There is something oddly familiar with bringing cows onto Happy Earth Farm; déjà vu all over again in a Yogi Berra sort of way. It dawned on me the other day that having cows is just replacing being the parent of a bunch of kids.
Heading out to feed the cows reminds me of when the Domino Pizza delivery guy rang the doorbell. A massive stampede of five crazed kids could be heard from blocks away causing the delivery dude to look at me like he was wondering when was the last time I fed them. In the next frenzied ten minutes the boxes would be emptied as they ripped through each slice. God forbid one of them would have a friend over who was an only child……that kid didn’t stand a chance in the mayhem and would end up leaving, most likely, with an empty stomach.
The cows hear the RTV approach the gate every morning and they line up in wild anticipation. All eyes are on the chain that holds the gate closed. As Steve drives through and makes his way to the feeders it looks more like the Running Of The Bulls than a peaceful farm. In an attempt to be first to the feeders, they run and buck, while shoving one another out of the way. Our latest addition, a steer, is still learning the ropes so by the time he gets with the program……two minutes later, the feed is already gone. You snooze, you lose buddy.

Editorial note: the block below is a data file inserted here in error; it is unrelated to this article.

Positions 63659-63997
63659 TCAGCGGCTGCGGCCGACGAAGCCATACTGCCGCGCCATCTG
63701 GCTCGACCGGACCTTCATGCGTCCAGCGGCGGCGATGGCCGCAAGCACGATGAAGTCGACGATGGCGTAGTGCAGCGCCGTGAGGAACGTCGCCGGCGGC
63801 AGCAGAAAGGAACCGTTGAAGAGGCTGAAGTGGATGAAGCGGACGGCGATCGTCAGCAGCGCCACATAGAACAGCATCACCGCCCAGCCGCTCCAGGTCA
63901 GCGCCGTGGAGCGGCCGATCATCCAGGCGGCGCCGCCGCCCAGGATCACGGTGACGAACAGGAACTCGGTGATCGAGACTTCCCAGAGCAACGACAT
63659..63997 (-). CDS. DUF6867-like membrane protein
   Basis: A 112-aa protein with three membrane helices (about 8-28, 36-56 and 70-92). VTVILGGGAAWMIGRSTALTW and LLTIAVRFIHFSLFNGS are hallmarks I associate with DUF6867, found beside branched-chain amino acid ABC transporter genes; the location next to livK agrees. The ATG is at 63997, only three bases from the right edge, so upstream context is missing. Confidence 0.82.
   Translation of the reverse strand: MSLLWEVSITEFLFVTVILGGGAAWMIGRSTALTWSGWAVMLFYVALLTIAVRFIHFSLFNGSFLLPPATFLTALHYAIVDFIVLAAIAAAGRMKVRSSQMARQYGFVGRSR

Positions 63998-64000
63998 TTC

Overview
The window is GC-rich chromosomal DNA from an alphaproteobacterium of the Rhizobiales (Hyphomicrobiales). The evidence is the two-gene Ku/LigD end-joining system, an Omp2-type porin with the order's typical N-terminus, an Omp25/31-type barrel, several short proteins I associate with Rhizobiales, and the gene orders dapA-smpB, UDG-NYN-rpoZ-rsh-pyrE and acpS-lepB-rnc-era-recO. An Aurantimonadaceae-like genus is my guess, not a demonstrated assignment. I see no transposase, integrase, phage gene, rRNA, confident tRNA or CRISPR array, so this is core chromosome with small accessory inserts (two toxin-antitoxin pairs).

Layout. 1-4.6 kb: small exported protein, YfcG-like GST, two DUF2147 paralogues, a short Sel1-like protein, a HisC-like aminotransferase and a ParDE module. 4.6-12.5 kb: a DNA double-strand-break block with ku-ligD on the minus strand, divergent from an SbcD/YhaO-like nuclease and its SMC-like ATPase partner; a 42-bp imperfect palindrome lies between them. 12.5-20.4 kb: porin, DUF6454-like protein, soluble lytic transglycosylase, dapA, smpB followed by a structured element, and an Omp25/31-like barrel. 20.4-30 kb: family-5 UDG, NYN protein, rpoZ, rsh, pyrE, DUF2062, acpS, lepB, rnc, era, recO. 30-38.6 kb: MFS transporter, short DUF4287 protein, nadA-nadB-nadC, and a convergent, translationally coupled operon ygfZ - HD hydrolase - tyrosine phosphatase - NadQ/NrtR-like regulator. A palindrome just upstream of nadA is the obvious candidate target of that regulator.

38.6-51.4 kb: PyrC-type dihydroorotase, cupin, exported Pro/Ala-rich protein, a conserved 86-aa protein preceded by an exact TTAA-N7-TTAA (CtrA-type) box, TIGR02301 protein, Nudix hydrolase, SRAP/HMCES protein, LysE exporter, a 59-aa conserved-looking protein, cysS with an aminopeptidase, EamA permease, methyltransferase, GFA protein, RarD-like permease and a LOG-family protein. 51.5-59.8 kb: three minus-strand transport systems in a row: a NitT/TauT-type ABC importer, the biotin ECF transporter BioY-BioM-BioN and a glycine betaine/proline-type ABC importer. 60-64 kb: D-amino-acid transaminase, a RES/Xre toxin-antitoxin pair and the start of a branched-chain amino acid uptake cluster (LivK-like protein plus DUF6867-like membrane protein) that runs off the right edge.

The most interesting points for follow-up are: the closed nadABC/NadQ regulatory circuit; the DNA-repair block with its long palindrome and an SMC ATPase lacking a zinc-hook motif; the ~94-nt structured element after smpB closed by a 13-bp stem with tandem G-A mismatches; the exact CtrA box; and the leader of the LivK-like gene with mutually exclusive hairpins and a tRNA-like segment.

It was always almost impossible to get all of my kids to look at the camera at the same time during a family photo, even harder to have them all smiling. These damn cows just won’t cooperate. I get the face of three, the ass of two and one taking a dump every time I attempt a group photo.
And there is the familiar “make so much noise that mom has to come investigate” only to have all children freeze in unison as if nothing was going on. I can see the cows from the kitchen window. In the evening, things start getting a little crazy. The cool temps and darkening sky is invigorating it seems. I can make out a lot of activity as they bump heads and frolic in the pasture, but as soon as I head out to video the fun, they stop dead and look like “what!? We weren’t doing anything!”.
But just like my own children, they are becoming best friends. The youngest ones, a steer and a heifer, have bonded so completely that they cuddle up together to nap in the sun. The adolescent cows line up by the oldest to wait their turn for her to groom them with her very rough tongue. They moo in delight as she cleans their necks and faces.
Something just feels right with all of this. I guess I am right back where I started 34 years ago except I don’t have to pay for braces or college tuitions.